By Lindsay Malzone
Medicare Advantage plans are known for their robust benefits and additional coverages that Traditional Medicare doesn’t offer. While most beneficiaries that enroll in a Medicare Part C option are happy with their coverage, there are times when services are denied.
More than 28 million Medicare beneficiaries are enrolled in Medicare Advantage plans. There are bound to be errors and mistakes. We need to have better systems in place to catch these and make sure our seniors are getting the service they need.
What is Medicare Advantage?
Medicare Advantage plans are another way to receive your Medicare benefits. These plans include your Medicare Parts A and B benefits, and in most cases also include your Part D prescription benefits. These all-in-one plans typically have low to no premiums and fixed copays for most services.
How is it different from Original Medicare?
Original Medicare allows you to see any healthcare provider that accepts Medicare without the need for referrals. Medicare Advantage plans are network-based plans that are required to have coverage as good or better than Traditional Medicare.
Unlike Original Medicare, Medicare Part C plans are required to have a maximum out-of-pocket to cap the cost for the beneficiary. They also can include benefits that aren’t covered by Medicare such as gym memberships, dental, vision, and hearing coverages. Medicare doesn’t have network restrictions
Why are qualified beneficiaries being wrongfully denied necessary care?
Recently the inspector general’s office for the Department of Health and Human Services has released a report outlining some of these cases and calls for better oversight of Medicare Part C plans. In the report, 13% of cases that were denied were considered medically necessary services.
The popularity of Medicare Advantage plans is growing rapidly more popular, and this shows a problem that needs to be addressed and resolved. Some of the items that plans denied included wrongfully denied prior authorization and payment requests for a variety of reasons.
Most Common Denial Reasons include:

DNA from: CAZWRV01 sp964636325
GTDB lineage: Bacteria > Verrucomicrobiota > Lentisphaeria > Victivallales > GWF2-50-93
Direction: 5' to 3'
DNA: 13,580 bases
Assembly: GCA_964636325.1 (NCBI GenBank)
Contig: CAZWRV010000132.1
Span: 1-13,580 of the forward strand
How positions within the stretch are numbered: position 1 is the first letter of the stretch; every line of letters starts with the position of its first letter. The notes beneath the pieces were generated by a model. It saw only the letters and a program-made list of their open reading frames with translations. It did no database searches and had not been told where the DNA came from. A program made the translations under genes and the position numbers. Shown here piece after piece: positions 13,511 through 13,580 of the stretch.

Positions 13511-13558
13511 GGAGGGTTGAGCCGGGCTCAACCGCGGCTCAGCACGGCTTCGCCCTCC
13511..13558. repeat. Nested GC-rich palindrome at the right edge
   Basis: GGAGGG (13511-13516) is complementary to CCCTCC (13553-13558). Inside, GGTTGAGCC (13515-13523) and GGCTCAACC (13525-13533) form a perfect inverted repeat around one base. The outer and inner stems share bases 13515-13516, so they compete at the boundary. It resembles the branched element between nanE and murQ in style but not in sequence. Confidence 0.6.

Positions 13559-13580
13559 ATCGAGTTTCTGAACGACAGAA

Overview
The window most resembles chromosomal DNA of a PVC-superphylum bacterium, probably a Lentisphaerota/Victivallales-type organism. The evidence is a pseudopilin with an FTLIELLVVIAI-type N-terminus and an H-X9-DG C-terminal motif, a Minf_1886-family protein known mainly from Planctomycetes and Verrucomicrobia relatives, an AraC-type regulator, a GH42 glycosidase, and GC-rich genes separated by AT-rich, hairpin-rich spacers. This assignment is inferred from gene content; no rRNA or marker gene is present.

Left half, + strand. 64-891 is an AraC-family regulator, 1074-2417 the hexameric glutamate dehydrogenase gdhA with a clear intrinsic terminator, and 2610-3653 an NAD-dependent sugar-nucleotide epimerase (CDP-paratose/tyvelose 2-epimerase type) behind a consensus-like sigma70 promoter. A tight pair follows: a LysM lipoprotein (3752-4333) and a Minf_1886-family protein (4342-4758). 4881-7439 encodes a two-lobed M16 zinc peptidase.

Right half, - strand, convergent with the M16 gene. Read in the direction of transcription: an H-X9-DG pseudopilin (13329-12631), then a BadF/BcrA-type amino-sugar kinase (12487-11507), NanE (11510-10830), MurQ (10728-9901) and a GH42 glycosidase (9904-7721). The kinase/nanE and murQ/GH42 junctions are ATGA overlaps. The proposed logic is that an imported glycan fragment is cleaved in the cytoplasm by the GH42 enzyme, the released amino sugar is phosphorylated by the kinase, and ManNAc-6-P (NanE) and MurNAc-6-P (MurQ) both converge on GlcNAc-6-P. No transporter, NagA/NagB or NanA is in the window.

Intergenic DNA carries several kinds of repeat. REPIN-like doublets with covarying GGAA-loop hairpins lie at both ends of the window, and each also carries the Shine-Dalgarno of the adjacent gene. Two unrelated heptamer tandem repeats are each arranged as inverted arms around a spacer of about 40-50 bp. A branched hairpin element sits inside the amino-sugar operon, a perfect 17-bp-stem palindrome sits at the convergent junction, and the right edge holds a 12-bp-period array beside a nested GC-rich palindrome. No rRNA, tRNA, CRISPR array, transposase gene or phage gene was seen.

- Internal clinical criteria are not listed in Medicare coverage rules.
- Manual review errors
- Unnecessary documentation requests when the necessary documentation was already in the patient’s medical records and files.
- System errors
Most Common Services Denied Include:
- CT Scan
- Skilled nursing after surgeries or hospitalization
What can someone do if their care is denied?
While errors do occur, there is an appeals process and many doctors and Medicare beneficiaries have already begun filing appeals to fight denials of coverage. Medicare is reviewing the findings of the report to determine appropriate actions.
You’ll receive instructions on how to appeal the decision in your provider’s initial denial letter and plan materials. You have 60 days from notification to file your appeal. If you miss the deadline, you must provide the reason for applying for the appeal late.
Medicare outlines four steps to take before you file your appeal.
- Get help: You can get help filing the appeal if you choose. You can contact your local State Health Insurance Assistance Program (SHIP) for assistance or appoint a representative. You could appoint a family member, friend, advocate, attorney, doctor, or someone else to be your representative.
- Gather information: Get as much of the information from your doctor, other healthcare providers, or supplier.
- Keep copies: Keep a copy of all correspondence you send and receive from your plan.
- Start the process: Follow the directions in your plan’s initial denial notice and plan materials.
Once the appeals process begins, you’re entitled to disagree with and decision at any level of the process and escalate to the next level.
While Medicare Advantage plans are growing in popularity, they aren’t perfect. Additional oversight is needed to ensure our Medicare beneficiaries are properly cared for. If you or a loved one feel like you were wrongfully denied the proper healthcare services don’t hesitate to start the appeals process. You can counsel your insurance agent, or doctor if you feel like you have been wrongfully denied.
Lindsay Malzone is a Medicare Expert at Medigap.com.